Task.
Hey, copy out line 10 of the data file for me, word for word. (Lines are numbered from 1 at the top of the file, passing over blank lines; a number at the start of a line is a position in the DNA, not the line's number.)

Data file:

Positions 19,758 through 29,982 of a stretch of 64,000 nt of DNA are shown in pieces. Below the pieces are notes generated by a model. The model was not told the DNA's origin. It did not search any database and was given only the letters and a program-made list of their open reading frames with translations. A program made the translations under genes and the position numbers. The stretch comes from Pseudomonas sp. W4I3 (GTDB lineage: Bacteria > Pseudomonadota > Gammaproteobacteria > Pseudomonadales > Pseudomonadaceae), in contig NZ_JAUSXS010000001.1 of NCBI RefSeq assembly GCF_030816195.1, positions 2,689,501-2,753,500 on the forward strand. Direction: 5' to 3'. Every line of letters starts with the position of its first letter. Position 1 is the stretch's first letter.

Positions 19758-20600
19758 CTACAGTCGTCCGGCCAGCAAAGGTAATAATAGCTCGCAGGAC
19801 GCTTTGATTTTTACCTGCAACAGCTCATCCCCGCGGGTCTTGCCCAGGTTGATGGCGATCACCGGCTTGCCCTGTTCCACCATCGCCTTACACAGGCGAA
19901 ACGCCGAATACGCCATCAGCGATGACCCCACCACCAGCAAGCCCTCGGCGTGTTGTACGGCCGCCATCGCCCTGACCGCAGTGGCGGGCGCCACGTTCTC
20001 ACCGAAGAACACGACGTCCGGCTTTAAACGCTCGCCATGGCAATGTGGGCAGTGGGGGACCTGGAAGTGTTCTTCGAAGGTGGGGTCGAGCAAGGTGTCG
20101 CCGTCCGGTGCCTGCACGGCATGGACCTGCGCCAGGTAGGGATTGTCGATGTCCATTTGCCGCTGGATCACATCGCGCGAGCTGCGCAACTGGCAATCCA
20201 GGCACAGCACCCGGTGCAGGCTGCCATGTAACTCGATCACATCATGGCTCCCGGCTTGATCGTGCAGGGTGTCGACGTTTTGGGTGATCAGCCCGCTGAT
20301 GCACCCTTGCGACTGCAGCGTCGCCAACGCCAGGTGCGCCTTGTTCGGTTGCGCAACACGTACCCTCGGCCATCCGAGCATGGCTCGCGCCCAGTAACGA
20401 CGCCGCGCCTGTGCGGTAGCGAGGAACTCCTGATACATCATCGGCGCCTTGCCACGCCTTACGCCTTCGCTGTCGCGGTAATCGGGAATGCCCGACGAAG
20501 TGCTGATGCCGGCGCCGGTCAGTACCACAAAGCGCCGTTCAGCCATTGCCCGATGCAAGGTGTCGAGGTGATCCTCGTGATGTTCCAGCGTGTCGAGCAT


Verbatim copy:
20401 CGCCGCGCCTGTGCGGTAGCGAGGAACTCCTGATACATCATCGGCGCCTTGCCACGCCTTACGCCTTCGCTGTCGCGGTAATCGGGAATGCCCGACGAAG